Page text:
2016 47th Annual World Series of Poker

Tuesday, June 28, 2016 to Wednesday, June 29, 2016

Event #48: $5,000 No-Limit Hold'em (30-minute levels)

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  • Buy-in: $5,000
  • Prizepool: $2,462,800
  • Entries: 524
  • Remaining: 0


Wednesday, June 29, 2016 10:58 PM Local Time


Ankush Mandavia is the newest member of poker’s gold bracelet club.


The 29-year-old professional poker player from Kennesaw, GA won the $5,000 buy-in Turbo No-Limit Hold’em tournament, which was played over two days and nights and just concluded at the Rio in Las Vegas. 


Mandavia collected $548,139 in prize money, making this the biggest win of his career.  However, he’s no newcomer to the tournament scene, having first cashed at the series five years ago.  He’s now posted 16 in-the-money finishes, two very deep runs, and now a debut victory.


“I’ve had a lot of deep runs in the past, but until now had never closed the deal,” Mandavia said in a post-victory interview.  “So, it’s really gratifying to win.  It feels really good.”


The Detroit-born pro won his victory by coming out on top at a final table which included several tough adversaries, including 14-time gold bracelet winner, Phil Hellmuth.  However, even the most accomplished players in the game proved no match for Mandavia in this tournament which he seemed to dominate as the finale became shorter handed.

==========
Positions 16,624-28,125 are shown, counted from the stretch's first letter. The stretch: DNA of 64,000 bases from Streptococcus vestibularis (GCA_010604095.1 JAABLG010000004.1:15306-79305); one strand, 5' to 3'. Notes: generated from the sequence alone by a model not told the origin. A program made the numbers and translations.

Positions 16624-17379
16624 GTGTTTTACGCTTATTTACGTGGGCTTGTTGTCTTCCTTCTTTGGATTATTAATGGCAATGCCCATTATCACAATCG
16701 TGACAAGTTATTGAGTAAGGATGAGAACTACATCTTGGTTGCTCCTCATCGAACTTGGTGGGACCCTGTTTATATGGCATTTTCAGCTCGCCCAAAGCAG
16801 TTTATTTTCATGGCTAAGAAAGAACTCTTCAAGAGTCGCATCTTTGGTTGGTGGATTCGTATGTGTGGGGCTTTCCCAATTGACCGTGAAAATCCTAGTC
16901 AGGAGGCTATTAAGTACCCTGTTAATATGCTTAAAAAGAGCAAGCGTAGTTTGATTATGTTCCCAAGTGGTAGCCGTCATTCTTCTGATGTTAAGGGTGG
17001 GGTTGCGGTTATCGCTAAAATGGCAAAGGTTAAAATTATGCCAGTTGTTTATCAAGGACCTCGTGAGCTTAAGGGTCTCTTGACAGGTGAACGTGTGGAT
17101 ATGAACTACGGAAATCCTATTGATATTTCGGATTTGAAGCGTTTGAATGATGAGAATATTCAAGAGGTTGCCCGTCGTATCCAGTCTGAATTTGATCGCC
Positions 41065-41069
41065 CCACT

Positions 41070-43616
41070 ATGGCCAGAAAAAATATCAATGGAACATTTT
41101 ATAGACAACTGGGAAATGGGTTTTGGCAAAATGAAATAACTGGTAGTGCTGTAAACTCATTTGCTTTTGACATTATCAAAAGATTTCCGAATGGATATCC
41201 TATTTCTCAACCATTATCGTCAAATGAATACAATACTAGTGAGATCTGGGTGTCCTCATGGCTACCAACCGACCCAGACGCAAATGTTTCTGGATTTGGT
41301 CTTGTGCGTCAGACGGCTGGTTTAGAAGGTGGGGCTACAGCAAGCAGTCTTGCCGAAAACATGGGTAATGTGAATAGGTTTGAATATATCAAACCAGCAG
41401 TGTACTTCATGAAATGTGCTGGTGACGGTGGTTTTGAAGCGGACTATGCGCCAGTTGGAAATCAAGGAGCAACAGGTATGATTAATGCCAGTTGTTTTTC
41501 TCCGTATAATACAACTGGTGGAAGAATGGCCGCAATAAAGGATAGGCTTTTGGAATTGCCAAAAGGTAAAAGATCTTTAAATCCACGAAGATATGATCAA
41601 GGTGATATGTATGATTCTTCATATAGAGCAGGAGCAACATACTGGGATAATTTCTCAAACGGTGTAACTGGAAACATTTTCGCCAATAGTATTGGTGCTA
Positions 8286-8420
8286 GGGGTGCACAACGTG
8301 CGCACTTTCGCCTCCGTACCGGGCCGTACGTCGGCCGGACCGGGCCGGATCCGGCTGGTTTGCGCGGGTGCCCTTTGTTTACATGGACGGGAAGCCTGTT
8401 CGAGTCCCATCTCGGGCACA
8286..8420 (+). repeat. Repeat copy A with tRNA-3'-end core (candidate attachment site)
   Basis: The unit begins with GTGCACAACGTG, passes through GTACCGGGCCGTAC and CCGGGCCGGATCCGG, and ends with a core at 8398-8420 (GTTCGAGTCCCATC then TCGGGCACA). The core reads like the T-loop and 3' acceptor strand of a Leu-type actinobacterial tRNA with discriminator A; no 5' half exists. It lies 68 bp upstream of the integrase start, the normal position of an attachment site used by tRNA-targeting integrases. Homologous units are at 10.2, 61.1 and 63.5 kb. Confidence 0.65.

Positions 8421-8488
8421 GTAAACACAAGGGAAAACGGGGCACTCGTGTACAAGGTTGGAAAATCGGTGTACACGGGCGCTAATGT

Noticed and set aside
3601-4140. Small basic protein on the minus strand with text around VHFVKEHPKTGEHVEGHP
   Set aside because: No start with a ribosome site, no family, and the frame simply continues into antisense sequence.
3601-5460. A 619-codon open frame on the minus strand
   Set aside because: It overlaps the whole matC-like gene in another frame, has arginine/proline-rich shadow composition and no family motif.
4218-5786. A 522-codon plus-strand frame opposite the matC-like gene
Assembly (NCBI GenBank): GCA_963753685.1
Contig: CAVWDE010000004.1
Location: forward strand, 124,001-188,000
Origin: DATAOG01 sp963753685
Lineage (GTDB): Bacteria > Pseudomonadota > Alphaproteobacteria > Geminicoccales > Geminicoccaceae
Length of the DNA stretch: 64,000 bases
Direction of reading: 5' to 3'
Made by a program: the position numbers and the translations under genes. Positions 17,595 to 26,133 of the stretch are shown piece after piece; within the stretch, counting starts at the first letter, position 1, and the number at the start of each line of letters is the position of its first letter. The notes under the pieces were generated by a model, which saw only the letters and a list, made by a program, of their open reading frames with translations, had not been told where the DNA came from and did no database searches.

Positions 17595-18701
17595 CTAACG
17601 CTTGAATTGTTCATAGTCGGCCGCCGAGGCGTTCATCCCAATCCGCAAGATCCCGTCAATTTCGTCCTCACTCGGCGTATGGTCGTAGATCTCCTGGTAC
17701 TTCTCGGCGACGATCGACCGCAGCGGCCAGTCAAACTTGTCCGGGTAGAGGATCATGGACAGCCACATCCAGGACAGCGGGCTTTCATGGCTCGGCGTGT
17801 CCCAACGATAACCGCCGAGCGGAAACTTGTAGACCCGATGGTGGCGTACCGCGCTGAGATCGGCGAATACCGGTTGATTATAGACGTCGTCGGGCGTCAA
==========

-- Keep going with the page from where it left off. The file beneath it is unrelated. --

After Christian Niles, from Germany was eliminated in third place, which left Daniel Strelitz and Mandavia neck-and-neck, heads up play for the gold bracelet commenced.  The players and spectators braced for what was expected to be a long and tough battle given how deep both players were in chips, relative to the blinds.


However, the highly anticipated duel lasted only about ten minutes.


The ultimate moment of triumph came when Mandavia scooped the final pot of the tournament holding pocket jacks against Strelitz who finished as the runner up.  This was Strelitz’s best WSOP showing to date, which doubled his previous career WSOP earnings.  The consolation prize amounted to $338,774.


Mandavia is a second-generation Indian-American.  He credited his family, being supportive of him in the course of his decision to become a professional poker player, as one of the essential building blocks of his foundation to pursue the unorthodox profession.  In fact, his parents visiting Las Vegas from their home in Georgia came to see him play in this tournament.


“I’m really close to my family – my sister and my parents,” Mandavia said.  “I also have such great friends.  Everyone around me is so supportive of what I do.”


Mandavia noted that since he’s been playing poker full-time, he began switching over to playing more tournaments about three years ago.  He had previously played a lot of online poker, which started back while attending college at the University of Georgia, where he obtained a degree in economics in 2009, which seems most appropriate.  His online specialty was playing short-handed and heads-up.


Mandavia was cheered to victory by a noisy rail which included several other top young pros.